<<A mix of Metronidazole and Praziquantel added to accepted foods... blitzkrieg, blind approach. RMF>>
Thank you so much for your response!!!
I have been doing the suggested full marine baths (did the first as soon as i got your e-mail) once a day at SG 1.025, 77 degrees F, for 30 min.s and then placing back into his hospital 10 gal tank SG 1.008, 78 F (everything like his normal tank) and have been doing a 40% water change to his hospital tank every evening. I have not seen any improvements in his
behavior, gill function, or color and he has lost his appetite over the last 2 days and will not eat a thing.
<Hmm... not good.>
There are still no signs of any parasites on his body (white spots, bumps, wounds) and his fins are still not frayed or anything. I have attached some photos of my poor Mr. Puft (idk if this helps). His color is more brownish now than in the photos i took 2 days ago (attached). I was wondering you have any other suggestions i could try to help him?
<A good move could be Metronidazole alongside an antibiotic. Together these give a good broad action against internal protozoan parasites (such as Hexamita) as well as systemic bacterial infections.>
<Hope this helps, Neale.>

My Electric Yellow is skinny between the fin and tail       1/29/15
I recently changed my tank from community fist to Chichlids and last Saturday I bought a couple baby African chichlids for my tank.
<Cichlids, not the gum sounding name>
The following day I noticed one of my electric yellows was looking really skinny. Between it's fin and tail it is very skinny.
<I see this in your pic>
Can you please help? I have spoken to the pet shop and they don't know what is wrong with it. I can not remember it looking funny when I bought it though I can not see how over night it would end up like this. I have attached a pic and in the pic you will see both my electric yellows. The bottom one is the one I am concerned about. I have since separated it from the tank incase it is bad but it is now only hiding and hardly eats. I am not sure if it was eating well when I first bought it. What should I do?
<Not panic... there might be some sort of pathogen, infectious or parasitic involved here, but more likely than not by far this one fish is simply "starved". Your good care (feeding and water quality) will see its rapid improvement. I'd be feeding a high quality small pelleted food (e.g. Hikari, Spectrum) three, four times per day; making sure the water is hard, alkaline and not too warm... as gone over and over for Malawians on WWM>
<Welcome. Bob Fenner>

Goldfish lying on top of each other       1/29/15
Hi there! I recently became the owner of three small gold fish in a 10 gallon tank.
<Won't work... do you have test gear for ammonia, nitrite, nitrate?>

The water is clear and hovers at about 75 degrees, they have lots of plants and distractions, eat all the time and are quite active. Recently however the fish have been laying at the bottom of the tank on top of each other (I mean directly on top!). They are not aggressive towards one another so I think they might be mating but I'm not sure of their gender. Any help would be much appreciated!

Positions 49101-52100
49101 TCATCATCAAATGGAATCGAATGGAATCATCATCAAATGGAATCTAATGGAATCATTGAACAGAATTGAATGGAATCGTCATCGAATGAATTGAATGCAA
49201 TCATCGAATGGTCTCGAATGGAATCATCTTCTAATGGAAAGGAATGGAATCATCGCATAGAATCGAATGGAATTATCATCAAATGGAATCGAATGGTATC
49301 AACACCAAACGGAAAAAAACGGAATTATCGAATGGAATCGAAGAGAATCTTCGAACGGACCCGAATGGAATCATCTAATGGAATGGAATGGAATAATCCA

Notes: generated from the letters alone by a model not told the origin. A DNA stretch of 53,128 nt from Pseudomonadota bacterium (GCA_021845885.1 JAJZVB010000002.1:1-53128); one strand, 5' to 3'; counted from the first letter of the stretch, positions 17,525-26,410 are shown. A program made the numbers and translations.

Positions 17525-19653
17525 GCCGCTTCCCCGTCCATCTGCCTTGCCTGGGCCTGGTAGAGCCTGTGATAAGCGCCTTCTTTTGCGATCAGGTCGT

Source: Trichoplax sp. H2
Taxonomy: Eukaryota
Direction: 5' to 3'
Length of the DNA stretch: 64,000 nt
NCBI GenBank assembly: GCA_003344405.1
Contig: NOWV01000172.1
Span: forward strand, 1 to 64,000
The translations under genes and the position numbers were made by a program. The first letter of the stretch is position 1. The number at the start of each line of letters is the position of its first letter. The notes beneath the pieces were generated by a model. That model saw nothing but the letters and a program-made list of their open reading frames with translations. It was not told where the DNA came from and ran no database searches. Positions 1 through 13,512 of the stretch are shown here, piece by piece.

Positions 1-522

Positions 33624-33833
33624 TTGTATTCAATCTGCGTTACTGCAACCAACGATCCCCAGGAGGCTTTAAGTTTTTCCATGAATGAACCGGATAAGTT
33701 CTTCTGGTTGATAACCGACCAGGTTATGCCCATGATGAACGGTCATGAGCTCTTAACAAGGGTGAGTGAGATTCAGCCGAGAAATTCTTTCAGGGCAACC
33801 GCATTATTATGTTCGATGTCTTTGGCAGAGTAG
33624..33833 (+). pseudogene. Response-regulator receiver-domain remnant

<... can't live here for long or well. GF are just too messy, get too large to live in small volumes. Let's have you just read here: http://wetwebmedia.com/FWSubWebIndex/gldfshsystems.htm
and the linked files above till you understand what it takes to fix this situation. Bob Fenner>

bumble bee snails; squigglies on shells       1/29/15
Hello WetWebMedia~ My name is ty~ Ok I have some bumble bee snails(been in there forever) I also have Ceriths(that laid eggs, and now i have hundreds. lol) I know this to be unlikely, but Believe it. Anyways The bumble bees shells have become(started with just one) covered with what looks like small white spiral clusters. I Suspect these might be copepod egg masses
<Mmm; not how this crustaceans reproduce... fertilized eggs (from a sperm pac placed on the female by male/s are released to the water or attached to the female body till they hatch>
(i have Tons of copepods in my tank) But in reading about bumble bee snails, I've learned they are "potential parasites carriers".
<Most all snails are; really>
Could that be what they have on their shells?
<All sorts of possibilities; likely small encrusting worms or snail eggs. Look at under a 'scope or magnifying glass, loupe>
I also have Mex Turbos(2) Nassarius(20) Ceriths Adults(8) Cerith babies(possibly 200 lol) None have the white spiral clusters the bumble bees have on them. Any Idea what this might be?
<Mmm; yes; these other snails eggs. See WWM re LynnZ's treatment, IDs:
and the linked files in this series/above>
And should I remove them?
The bumble bees seem to be fine, other then being covered with the white clusters. Thanks for any info you can give me.
<Learn to/use WWM. Bob Fenner>

turtle question, beh. of Emydids       1/29/15
hi name is Mickey
<Hey Mick!>
i have 3 turtles in a 75 gallon tank
i have a western painter, yellow painter and red ear slider
i have noticed my turtles sleep horizontal. is this normal behavior for them

i have 2 females and a male.
my 2 painters are females and res is male
also they love sleeping on the heater, not sure why and they all sleep like attached to each other.
<Perhaps they're cold>
i know some things about turtles but i need a little more info
<Take a long read here: http://wetwebmedia.com/TurtsAmphibsInd.htm
Bob Fenner>